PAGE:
In 2019, the NHS published plans (‘The NHS Long Term Plan’) promising to introduce inventive, ambitious ways to bring NHS and social care together across England, working with the private and voluntary sector, and users and carers. Needless to say, things have changed since 2019.
Nevertheless, the recent COVID-19 pandemic is showing us just how important it is to have joined-up health and care services, especially for caring for vulnerable people like the elderly in care homes. If anything, there has been a renewed urgency to roll out ‘integrated care’ initiatives.
However, there is also the risk of acting too rapidly without a clear direction. In fact, we do not know yet the best way of integrating services or what factors lead to successful integration. There is no detailed review of locally implemented integration policies to enable stakeholders to compare them and share learning on best practices. We need this to understand what works best and why, to identify areas for improvement and encourage good and sustainable practice nationally.
In a paper, published (Open Access) in the journal Health Policy, we have conducted the first independent national evaluation of the main ‘Vanguard’ integrated care prototypes trialled by NHS England from 2015-2018. This was a massive programme, costing about £389 million and covering a population of around 5 million people (around 9% of the population of England).
The declared aspiration of the Vanguard programme was the development of `locally driven’ prototypes, which, if successful, could be rapidly spread across England. We summarise our analysis and findings below, which provides some preliminary evidence that can help policymakers choose their integrated care direction in this turbulent time.
The NHS Vanguard integrated care models
Fifty local areas were selected across England to act as Vanguards. Some Vanguards focused upon improving the integration between primary, secondary, community and social care, with the aspiration to provide more integrated care in the community. These included 23 sites who developed “population-based” flexible models to be adapted to the needs of their whole local population (known to policymakers as either ‘MCPs’ or ‘PACS’) and others focused specifically on care home residents, mainly older people (6 sites, referred to as ECHs).
There was little instruction or advice as to what should be trialled within each model, beyond the populations outlined above. They generally aimed to improve care, but the official main aspiration was to reduce hospital admissions.
What we found
The easiest way is to visualise this. The figure below shows that there are parallel trends on the outcomes prior to the intervention being introduced (before the vertical grey line). In fact, non-Vanguard sites were doing consistently better on each measure (fewer emergency admissions and bed days), and there was an increasing trend of emergency admissions across the board.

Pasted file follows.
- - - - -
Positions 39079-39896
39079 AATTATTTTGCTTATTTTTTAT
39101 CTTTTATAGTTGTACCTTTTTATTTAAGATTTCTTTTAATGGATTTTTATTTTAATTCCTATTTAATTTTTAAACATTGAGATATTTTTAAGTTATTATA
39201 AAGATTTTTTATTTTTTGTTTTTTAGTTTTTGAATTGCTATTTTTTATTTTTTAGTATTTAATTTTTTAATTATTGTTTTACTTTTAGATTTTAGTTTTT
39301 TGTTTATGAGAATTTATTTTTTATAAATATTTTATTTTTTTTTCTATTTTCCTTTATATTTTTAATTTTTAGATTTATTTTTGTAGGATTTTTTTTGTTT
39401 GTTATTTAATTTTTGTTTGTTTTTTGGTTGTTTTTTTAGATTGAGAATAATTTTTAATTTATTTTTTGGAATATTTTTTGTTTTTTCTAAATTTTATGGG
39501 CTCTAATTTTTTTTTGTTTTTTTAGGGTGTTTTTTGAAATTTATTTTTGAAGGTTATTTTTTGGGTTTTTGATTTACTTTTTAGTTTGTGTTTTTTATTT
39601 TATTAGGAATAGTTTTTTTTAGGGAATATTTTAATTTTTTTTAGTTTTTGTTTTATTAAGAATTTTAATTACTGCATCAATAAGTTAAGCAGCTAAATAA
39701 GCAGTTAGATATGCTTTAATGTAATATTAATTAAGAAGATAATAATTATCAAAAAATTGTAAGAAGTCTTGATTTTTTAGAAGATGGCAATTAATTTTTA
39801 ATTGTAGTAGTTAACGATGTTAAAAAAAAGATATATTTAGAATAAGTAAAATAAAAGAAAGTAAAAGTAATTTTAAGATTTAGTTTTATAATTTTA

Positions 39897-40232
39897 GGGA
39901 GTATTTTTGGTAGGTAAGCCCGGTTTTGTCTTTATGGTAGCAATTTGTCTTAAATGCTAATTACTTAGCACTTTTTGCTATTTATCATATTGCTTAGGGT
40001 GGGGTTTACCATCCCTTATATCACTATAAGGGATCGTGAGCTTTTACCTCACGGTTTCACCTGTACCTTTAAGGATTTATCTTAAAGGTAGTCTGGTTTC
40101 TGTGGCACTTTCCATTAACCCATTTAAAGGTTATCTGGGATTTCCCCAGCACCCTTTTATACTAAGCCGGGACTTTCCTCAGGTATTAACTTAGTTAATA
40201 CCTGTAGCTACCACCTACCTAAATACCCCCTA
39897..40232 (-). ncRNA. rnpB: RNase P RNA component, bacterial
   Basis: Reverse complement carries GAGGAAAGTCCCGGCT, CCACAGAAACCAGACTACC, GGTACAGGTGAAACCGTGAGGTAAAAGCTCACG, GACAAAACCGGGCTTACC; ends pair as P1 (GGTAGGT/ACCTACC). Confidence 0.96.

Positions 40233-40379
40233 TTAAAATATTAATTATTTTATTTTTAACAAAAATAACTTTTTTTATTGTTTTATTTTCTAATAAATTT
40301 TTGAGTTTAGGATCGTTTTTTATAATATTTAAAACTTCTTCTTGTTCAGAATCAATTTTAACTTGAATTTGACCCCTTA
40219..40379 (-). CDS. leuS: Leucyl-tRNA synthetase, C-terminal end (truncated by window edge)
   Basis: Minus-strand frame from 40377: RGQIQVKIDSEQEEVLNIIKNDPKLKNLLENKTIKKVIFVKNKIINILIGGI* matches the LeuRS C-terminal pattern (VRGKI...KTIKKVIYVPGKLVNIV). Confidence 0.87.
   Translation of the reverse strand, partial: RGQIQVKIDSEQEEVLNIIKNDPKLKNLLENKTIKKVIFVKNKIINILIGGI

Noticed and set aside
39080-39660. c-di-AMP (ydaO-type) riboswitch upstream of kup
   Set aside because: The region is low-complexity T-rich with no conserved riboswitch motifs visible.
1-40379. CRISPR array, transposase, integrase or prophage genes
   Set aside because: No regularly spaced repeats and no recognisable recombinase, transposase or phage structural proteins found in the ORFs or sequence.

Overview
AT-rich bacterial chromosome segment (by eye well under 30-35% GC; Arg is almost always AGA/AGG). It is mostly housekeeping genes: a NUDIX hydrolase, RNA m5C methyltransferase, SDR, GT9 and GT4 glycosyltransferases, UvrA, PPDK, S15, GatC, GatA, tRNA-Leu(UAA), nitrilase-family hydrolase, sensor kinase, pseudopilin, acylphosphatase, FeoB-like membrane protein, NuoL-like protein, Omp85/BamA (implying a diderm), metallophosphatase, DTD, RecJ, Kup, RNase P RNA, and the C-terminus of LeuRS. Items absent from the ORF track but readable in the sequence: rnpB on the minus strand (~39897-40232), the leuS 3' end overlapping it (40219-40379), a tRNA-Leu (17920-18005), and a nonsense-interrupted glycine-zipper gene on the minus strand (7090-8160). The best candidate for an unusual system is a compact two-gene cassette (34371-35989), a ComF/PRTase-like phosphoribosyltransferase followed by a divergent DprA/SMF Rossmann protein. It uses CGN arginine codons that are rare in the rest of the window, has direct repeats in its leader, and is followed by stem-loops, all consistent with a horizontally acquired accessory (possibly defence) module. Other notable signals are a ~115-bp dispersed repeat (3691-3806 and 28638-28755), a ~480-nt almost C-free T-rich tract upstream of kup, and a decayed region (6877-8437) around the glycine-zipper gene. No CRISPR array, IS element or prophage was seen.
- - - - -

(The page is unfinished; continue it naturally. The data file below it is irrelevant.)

What is also clear from below is that, in the post-intervention period, especially in the final year of the Vanguard programme, the Vanguard sites were resistant to a national trend of increasing emergency admissions. The sites that implemented integrated care aimed specifically at care homes did the best in this respect, starting with a worse rate of emergency admissions prior to the intervention and finishing better than the population-based Vanguards.
On the other hand, there was very little change in the bed days outcome, trends remain parallel throughout the post-intervention period.
Using a robust difference-in-difference statistical approach, we estimated that over the three-year period of the Vanguard programme, care home sites experienced an overall significant net reduction in emergency admissions of about 4.2% relative to the non-Vanguards. The net reduction in emergency admissions occurred mainly in the third year following implementation (-6.5%).
There was a reduction in emergency admission in sites involved in “population-based” models (MCP/PACS) too, but the effect was found to be statistically significant only in the third and final year of the programme (-3.1%).
We did not find any significant effect on total bed-days.
The take-away message
National and international experiences have shown that arranging an efficient integrated health and care system is not straightforward. The positive finding we have shown, is that integrated care has some potential to change desired outcomes, especially by targeting vulnerable groups in care homes that are a priority.
But, it is important to consider these were modest relative reductions in emergency admissions. Moreover, our results clearly show no net changes in the first year and relative reductions in emergency admissions only became significant after three years. This suggests that, even in a relatively straightforward organisational context such as care homes, where initiatives can be applied to whole resident population, achieving desired results takes time.
Finally, the modest net reduction in emergency admissions we have documented was achieved with the help of considerable additional funding and a dedicated support programme for Vanguard sites. It remains to be seen what can be achieved in a different environment. Three important lessons to be taken into account when re-shaping the system for the post-COVID-19 era.
Project Research Team:
We are researchers from the Health Organisation, Policy and Economics (HOPE) research group at the Universities of Manchester, and from Kent that have worked with Charles Tallack, now at the Health Foundation. We have undertaken joint research commissioned and funded by the NIHR Policy Research Programme (PR-R16-0516-22001) in evaluating the Vanguard “New Care Models Programme”.
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